At the start of the war, text-based posters were used to encourage enlistment but it was not until October 1914 that a more eye-catching national campaign was set in motion.

By the end of 1915, 89,000 Irishmen had joined the British Army, with numbers equally split between Ulster and the rest of Ireland, and between Catholic and Protestant, Nationalist and Unionist.

By 1918, 200,000 volunteers and conscripts had been recruited in Ireland. Volunteering declined during 1915 and conscription was introduced in Britain in January 1916.

Answer the Call is part of National Museums Northern Ireland’s series of events and exhibitions to mark the Centenary of the outbreak of the First World War. Admission is free and it will run at the Ulster Museum until May 2015.

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Tower of London poppy designer shares feelings


Designer Tom Piper, who laid out the Tower of London poppy memorial, has spoken of his surprise and emotion at the public’s response to the artwork.

Emotional moment

He said: ‘It was a wonderful thing to see it finished. I found it very moving. To think one poppy is one life and to see the sheer numbers that are there is still emotionally draining.

‘It’s rather amazing and humbling that it has been taken to heart by the public. It’s allowed people to personally connect with Remembrance Day and the scale of the losses has been brought to people’s attention.’

Thousands of volunteers will now remove the 888,246 poppies, created by ceramic artist Paul Cummins and arranged by Piper in the Tower of London’s moat.

Poppies tour the UK

Two elements of the memorial – the Weeping Window cascade of poppies from a window and a group entitled the Wave, will remain until the end of the month. The two huge poppy structures will then tour the UK for four years before being installed at the Imperial War Museums in London and Manchester.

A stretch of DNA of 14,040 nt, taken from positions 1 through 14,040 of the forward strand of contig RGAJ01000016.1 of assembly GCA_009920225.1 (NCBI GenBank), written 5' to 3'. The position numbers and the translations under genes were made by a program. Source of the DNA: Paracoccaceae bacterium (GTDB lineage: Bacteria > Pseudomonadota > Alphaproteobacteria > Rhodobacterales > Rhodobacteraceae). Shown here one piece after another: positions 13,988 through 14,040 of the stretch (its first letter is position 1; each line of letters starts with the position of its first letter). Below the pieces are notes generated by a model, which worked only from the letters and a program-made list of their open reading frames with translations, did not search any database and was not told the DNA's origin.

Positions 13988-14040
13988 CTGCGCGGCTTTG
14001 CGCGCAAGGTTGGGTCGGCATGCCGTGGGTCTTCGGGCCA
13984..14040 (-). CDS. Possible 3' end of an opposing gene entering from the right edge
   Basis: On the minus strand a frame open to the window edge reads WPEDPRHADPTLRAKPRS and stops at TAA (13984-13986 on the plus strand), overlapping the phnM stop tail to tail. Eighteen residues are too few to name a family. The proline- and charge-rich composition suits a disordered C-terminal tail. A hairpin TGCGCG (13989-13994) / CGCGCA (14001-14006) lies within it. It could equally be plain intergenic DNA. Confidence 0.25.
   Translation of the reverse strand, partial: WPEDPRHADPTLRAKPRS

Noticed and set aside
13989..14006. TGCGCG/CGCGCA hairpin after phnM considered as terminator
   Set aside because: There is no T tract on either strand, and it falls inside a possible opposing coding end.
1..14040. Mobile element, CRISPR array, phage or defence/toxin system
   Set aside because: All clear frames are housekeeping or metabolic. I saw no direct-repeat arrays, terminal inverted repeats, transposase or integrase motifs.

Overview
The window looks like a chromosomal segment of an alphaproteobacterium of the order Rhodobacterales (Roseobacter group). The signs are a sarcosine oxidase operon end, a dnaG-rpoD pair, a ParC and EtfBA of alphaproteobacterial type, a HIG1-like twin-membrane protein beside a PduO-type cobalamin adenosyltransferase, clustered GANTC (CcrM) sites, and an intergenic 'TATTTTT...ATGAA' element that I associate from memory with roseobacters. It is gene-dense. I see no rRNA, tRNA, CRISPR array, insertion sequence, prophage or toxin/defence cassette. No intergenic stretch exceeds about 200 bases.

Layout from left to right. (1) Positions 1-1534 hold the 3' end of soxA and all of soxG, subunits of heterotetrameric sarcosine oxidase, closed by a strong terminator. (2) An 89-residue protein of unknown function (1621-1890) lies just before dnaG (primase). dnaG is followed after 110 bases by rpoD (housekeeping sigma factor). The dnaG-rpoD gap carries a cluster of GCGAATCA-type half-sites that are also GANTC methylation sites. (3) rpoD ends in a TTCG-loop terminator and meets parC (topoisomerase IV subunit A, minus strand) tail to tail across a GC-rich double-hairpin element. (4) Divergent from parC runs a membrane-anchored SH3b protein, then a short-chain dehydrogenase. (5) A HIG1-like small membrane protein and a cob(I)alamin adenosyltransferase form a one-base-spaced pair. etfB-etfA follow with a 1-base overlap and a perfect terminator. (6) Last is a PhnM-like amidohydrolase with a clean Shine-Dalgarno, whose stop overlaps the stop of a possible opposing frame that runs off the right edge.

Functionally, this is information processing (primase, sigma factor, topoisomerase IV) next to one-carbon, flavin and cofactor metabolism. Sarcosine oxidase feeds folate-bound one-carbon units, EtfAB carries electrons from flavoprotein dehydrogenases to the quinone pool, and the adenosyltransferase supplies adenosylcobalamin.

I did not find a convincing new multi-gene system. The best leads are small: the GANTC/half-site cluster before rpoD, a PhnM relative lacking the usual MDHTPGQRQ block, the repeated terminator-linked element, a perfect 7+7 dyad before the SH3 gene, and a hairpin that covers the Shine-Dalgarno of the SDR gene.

Piper added: ‘The removal of the poppies was for me always part of the theatre. The tide has reached full flow today and now it is ebbing again. For the next two weeks the public will be able to watch them taken away.’

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Largest First World War archeological dig under way in Belgium

A project to lay a new pipeline through an area that was once part of the Western Front is yielding a large number of archeological finds.

As Belgian energy company Fluxys works to put the pipeline in place, archeologists are taking the opportunity to take part in the largest-ever excavation of First World War battlefields.

Reports state that every day they are finding a range of items from regimental badges, to discarded weapons, to remains of uniforms and helmets.

The hope is that the Belgian government will donate the finds to a museum – perhaps creating a new collection that provides an insight – 100 years on – into the realities of the Western Front

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Exeter Rugby Club remembers First World War soldiers


Twelve former Exeter Rugby Club players and officials are to be remembered with a new commemorative plaque at Sandy Park – home of the Exeter Chiefs Premiership Rugby team.

A special memorial service will take place at the stadium on Tuesday 11 November at 10.30am.

Missing First World War casualties

For years, Exeter Rugby Club has displayed a plaque commemorating members who lost their lives in the Second World War.

Research by local historian and club supporter Roy Hough has unearthed a further 12 men associated with the Devon club who never returned from the battlefields of the First World War.

Exeter Rugby Club chairman and chief executive, Tony Rowe OBE, said: ‘For some time we have displayed a plaque remembering those former players that died during the Second World War. However, we’ve since been made aware that there were also a number of old players and club officials who were killed during the First World War.

‘The fact these people were not remembered anywhere at the club needed to be addressed, so I immediately commissioned a new plaque – on behalf of the club membership – to be produced and hung alongside that of those who died during the Second World War.

Names remembered

Among those listed on the memorial are the following.

36-year-old lieutenant William Goff (MC), of the 7th Battalion Royal Welsh Fusiliers, who was killed on 22 April 1918.

Private Geoffrey Culverwell, of 1st/4th Battalion the Devonshire Regiment, who died on 10 June 1916 and is commemorated on the Basra Memorial in Iraq.

Major John Veitch (MC) of 1st Battalion, the Devonshire Regiment, who was killed on 21 May 1918 and is buried at Thiennes British Cemetery in France.

Second-lieutenant CE Tudor-Jones of the East Lancashire Regiment and the Royal Flying Corps. A former reservist with the 7th Battalion Devon Regiment, he died in December 1915.

Lieutenant SE Hucklebridge of 21st Battalion, West Yorkshire Regiment, who died on 19 March 1919 and is buried at La Louvière town cemetery in France.